Honey Bound Honey Bees or Starving. Feb. Critical for Beekeepers

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Beekeeping, like every other activity, has its own dos and don’ts. Start beekeeping normally includes buying bees and the gear that is needed. Yet, some people who are beginning this avocation normally make a few mistakes. It’s alright to make mistakes, which article can help new beekeepers prevent making the same mistakes others have in the past.

Here are three blunders which every beekeeper should prevent:

1. Not knowing the best time to start a beekeeping business or avocation can end up being a disaster. It often leads to some lack of your bees and money. Since most bees die during the wintertime, winter is the worst possible time to begin. This would force a beekeeper to buy a fresh mountain of bees, which would be more expensive money. Fall is another lousy time since you will find fewer blooms, hence a smaller amount of honey picked, to begin beekeeping. The best time to begin beekeeping is during summer, which is the time of the year where there are loads of flowers that are blooming.

2. Purchasing used gear and old books. This can be a typical error made by many start beekeepers. It’s understandable that one would want to save money as much as possible, but buying used gear and old beekeeping books is not a great idea. First, used gear can come with “familial” problems. The extractor outlet might have a leak, or the uncapping knife mightn’t be sharp enough to uncap all the wax in one go. This would definitely affect the quality of one’s honey, which will ben’t an ideal situation particularly if a beekeeper is planning to start a honey-selling company. Second, dated info can be provided by old books on beekeeping. One might be stuck using the conventional method when there are better and quicker methods manufacture honey and to maintain beehives.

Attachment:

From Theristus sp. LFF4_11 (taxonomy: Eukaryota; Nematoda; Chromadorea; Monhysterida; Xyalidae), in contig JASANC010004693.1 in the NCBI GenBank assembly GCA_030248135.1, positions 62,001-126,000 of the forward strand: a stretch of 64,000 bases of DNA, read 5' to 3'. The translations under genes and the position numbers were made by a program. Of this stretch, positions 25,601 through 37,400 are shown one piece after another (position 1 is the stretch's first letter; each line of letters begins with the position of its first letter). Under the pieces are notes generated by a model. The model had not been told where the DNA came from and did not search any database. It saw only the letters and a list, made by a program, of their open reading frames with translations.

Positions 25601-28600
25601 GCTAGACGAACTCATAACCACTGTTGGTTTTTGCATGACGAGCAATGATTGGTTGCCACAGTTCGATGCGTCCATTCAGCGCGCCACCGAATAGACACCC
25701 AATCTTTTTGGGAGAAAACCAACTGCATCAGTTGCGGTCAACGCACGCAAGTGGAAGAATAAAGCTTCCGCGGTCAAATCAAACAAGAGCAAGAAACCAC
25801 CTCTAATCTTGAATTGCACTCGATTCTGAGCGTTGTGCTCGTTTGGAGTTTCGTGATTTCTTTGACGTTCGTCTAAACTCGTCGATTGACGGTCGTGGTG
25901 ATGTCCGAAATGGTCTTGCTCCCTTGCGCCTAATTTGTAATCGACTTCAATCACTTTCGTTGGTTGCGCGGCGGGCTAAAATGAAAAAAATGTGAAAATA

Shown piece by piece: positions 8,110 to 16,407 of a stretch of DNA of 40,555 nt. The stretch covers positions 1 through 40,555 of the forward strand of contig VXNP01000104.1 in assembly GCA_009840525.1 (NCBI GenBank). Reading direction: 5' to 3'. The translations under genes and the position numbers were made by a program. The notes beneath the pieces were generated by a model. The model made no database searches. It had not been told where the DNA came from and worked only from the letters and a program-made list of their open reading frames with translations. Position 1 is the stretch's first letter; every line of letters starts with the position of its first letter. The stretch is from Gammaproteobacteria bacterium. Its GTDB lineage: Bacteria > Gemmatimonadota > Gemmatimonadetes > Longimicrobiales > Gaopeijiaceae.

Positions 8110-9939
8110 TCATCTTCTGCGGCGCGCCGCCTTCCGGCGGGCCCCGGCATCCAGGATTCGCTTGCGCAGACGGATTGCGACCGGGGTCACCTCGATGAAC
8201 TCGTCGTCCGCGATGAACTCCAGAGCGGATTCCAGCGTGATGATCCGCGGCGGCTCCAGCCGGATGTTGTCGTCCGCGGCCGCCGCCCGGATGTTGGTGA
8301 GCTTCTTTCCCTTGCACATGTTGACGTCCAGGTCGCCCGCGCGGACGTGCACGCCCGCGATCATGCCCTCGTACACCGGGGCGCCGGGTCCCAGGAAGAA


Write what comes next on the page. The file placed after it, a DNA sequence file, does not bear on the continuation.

3. Refraining from purchasing protective gear. Think relating to this. He/she’ll come out as a pincushion with all the bee stingers, if one does not wear protective equipment when handling the hives and gathering the honeycombs. Protective gear is not cheap, yes, but it will help beekeepers avert spending medical bills from all the bee stings.

These three blunders are presented here to help they are avoided by future beekeepers. It’s a good idea to consult with a professional beekeeper before getting started beekeeping. If purchasing a certain item seems too expensive, always consider the end cost ( in case that they do not purchase this item now, will it cost them more later on?). In the long run, it’s up to the person to decide the best strategy.

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